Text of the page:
Spurs leaving Lloris in at Goodison proves English soccer miles behind on head injuries (video)

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Hugo Lloris never should have been allowed to continue at Goodison Park.  End of story.

With the Spurs goalkeeper appearing to have been momentarily knocked out by Romelu Lukaku’s knee, the woozy and foggy player fought ferociously to stay on the pitch.

Lloris won protests by the medical staff, his captain Michael Dawson, and manager Andre Villas-Boas, staying on in favor of the substitute Brad Friedel.

In allowing his player to run back onto the field, AVB failed his players and proved that when it comes to head injuries, the Barclays Premier League lacks greatly in both the knowledge of head injuries and how to properly and safely deal with them.

It’s ironic that Lloris was injured by Lukaku.  Clearly unintentional, the imposing Belgian forward had dealt with the same situation just over a month prior, admitting he doesn’t even remember scoring a goal thanks to a blow to the head – which he was allowed to not only continue after, but played a full 90 two days later.

(MORE: Romelu Lukaku situation shows need for Premier League concussion policy)

With one instance, the argument can be made that a need for a policy change is in order (as you can read from Liviu Bird in the link above).

But a flurry of instances this season? Policy is no longer the fix.  A need for education is in order. Education on not just the consequences of serious head injuries both immediate and long-term, but education for medical staff and coaches on how to simply tell a player “no, you cannot go back in.” Former US international and current ESPN fixture Taylor Twellman agrees:

Guess what? AVB after the match said Hugo Lloris can’t remember getting knocked out. He then proceeded to laud his player for his assertiveness in the situation. What a surprise.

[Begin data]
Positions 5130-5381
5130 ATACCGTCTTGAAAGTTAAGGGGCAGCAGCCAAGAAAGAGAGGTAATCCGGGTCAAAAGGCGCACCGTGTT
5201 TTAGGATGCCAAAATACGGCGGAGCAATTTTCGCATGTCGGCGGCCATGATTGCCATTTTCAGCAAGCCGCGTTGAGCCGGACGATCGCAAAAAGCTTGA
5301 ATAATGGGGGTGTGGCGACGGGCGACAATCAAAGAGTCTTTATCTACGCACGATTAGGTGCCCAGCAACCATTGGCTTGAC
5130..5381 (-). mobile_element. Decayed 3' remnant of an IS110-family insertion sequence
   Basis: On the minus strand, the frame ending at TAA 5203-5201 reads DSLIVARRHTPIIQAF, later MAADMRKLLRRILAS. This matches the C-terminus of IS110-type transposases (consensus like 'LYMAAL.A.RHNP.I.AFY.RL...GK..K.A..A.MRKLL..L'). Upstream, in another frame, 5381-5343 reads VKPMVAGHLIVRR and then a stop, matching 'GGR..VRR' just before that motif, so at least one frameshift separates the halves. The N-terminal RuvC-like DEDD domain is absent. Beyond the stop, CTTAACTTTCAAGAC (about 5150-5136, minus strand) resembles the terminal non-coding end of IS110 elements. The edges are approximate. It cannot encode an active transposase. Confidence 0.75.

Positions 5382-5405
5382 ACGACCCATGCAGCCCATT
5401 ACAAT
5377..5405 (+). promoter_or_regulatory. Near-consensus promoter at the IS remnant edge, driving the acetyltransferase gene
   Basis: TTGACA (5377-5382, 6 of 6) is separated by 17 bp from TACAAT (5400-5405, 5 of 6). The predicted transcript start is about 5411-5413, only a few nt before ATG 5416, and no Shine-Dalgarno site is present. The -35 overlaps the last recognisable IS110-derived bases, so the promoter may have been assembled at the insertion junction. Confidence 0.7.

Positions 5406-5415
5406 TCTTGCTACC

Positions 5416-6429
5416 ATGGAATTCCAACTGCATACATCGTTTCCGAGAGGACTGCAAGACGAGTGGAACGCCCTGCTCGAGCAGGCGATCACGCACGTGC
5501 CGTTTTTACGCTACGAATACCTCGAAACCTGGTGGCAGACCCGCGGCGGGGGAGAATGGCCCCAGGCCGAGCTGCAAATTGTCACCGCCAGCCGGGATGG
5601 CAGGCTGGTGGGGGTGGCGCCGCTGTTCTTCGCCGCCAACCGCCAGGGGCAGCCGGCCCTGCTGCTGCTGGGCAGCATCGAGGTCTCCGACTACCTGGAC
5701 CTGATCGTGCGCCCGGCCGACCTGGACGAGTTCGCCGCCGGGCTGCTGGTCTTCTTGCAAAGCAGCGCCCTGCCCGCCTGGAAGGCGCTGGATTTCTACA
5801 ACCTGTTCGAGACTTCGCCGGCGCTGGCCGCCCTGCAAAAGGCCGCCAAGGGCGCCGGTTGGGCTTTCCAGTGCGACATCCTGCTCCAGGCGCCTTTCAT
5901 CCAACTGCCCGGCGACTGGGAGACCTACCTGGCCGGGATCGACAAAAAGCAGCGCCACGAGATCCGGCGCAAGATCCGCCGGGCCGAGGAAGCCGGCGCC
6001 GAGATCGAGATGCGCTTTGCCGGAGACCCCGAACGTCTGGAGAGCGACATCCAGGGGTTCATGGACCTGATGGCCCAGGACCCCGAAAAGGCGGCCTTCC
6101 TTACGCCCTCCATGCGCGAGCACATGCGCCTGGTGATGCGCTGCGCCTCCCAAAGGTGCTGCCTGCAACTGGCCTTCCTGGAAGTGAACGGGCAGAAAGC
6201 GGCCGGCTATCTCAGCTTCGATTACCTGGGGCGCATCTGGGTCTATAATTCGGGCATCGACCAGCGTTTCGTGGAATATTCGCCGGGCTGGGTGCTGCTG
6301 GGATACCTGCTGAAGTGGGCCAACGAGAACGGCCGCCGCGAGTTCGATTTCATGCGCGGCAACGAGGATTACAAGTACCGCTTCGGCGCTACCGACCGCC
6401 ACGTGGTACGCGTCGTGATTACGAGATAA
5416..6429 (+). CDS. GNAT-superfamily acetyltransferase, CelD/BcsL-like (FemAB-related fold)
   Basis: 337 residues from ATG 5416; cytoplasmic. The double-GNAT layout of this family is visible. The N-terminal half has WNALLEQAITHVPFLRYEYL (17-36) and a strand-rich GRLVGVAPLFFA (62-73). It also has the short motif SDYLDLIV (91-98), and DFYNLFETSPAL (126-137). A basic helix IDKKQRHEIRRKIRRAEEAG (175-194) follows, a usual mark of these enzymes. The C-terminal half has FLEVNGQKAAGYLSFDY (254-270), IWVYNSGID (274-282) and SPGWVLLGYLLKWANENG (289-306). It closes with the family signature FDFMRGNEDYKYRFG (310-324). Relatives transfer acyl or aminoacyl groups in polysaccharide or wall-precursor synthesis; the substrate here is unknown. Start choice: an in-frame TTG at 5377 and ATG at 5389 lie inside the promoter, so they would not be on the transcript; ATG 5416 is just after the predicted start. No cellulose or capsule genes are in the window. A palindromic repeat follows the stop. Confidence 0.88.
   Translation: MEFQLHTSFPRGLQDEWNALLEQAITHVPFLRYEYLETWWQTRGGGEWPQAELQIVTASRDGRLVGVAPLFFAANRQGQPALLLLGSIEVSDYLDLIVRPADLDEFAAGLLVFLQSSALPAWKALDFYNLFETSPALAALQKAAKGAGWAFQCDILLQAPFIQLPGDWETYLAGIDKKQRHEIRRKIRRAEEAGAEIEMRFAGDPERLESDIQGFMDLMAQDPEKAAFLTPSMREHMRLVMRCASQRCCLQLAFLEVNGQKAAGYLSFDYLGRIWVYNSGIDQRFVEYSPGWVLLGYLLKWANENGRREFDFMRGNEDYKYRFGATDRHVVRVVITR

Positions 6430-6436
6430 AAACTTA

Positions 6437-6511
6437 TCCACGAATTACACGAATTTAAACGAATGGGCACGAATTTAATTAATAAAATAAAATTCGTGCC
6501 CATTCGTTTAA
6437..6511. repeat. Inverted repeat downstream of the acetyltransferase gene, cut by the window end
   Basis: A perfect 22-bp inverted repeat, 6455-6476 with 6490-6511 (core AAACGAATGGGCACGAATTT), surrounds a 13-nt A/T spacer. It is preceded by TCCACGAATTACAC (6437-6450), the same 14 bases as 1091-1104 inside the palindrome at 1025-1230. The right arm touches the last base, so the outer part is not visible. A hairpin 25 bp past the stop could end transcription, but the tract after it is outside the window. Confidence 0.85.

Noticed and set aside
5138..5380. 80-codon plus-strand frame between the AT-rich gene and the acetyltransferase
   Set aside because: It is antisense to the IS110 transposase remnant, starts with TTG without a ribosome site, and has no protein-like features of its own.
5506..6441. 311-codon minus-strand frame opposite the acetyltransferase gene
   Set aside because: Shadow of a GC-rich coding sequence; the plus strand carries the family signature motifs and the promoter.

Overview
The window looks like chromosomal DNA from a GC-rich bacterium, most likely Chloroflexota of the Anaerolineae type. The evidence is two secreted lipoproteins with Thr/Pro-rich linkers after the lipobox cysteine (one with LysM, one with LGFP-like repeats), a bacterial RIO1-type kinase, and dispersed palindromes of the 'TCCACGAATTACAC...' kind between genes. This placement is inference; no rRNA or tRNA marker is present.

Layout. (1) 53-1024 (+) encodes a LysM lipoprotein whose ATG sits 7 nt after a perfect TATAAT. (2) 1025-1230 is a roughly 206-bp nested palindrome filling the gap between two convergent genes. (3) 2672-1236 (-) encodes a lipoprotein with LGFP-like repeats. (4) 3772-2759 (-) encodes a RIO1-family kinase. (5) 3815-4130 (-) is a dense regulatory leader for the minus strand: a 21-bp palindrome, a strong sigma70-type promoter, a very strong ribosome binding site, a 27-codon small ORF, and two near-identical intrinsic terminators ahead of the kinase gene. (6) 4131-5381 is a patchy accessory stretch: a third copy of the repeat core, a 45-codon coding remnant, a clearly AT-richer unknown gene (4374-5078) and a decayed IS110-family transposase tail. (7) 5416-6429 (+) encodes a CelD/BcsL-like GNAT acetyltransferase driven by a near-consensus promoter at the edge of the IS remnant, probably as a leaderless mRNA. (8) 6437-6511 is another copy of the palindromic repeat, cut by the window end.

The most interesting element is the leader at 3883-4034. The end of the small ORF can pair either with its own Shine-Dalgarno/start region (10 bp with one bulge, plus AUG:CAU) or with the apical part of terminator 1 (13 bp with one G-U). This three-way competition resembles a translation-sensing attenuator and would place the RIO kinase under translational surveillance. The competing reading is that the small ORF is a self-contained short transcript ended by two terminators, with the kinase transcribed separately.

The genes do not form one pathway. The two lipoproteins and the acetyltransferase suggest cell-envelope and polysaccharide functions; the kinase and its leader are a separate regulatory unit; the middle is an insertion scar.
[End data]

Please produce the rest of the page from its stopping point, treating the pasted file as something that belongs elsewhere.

It was clear that nobody but Hugo Lloris wanted Hugo Lloris on the pitch after watching what happened. And yet Hugo Lloris ended up back on the pitch.  That is a problem.

This isn’t Spurs first head-injury mishap this season, either.  Just last week, AVB admitted winger Andros Townsend was unconscious and needed oxygen when medical staff arrived to treat him after falling over a video advertising board.  He returned to play in the match.

Stoke City defender Robert Huth was knocked out in September against Manchester City. He played the full 90.

Many in the United States have argued that the National Football League as well as the NCAA has taken things too far regarding head injuries, changing the game itself in an attempt to protect players.  While that may be true, there is no doubt that if the type of injury Lloris sustained had happened in the NFL, and the player had been allowed to come back on, a full investigation would be launched, fines would be issued, and staff members may even lose their jobs. Obviously a much more violent sport, a head injury is a head injury, and should be dealt with the same no matter the sport.

source: Reuters
Romelu Lukaku, having clattered Lloris and maybe knocked him out, immediately called for trainers.

Major League Soccer also has much stricter rules regarding head injuries.  As Liviu points out, MLS requires every single player to undergo baseline testing before the season starts. Following an incident such as the one at Goodison today, the player would immediately be substituted and must prove symptom free – and even then must be cleared by a neuropsychologist – before resuming any type of activity.

Research and evidence have proven time and time again in recent history that head injuries in sports have not just serious but long-lasting effects on the lives of players both during and after their careers.

Adrenaline, recklessness, passion, and youth often drive these players to desire to play through such injuries, and it is the job of the staff to prevent them from doing so.

As Liviu cited in his story about Lukaku, there is also a complete lack of a structured system for teams and players to follow should they sustain a head injury.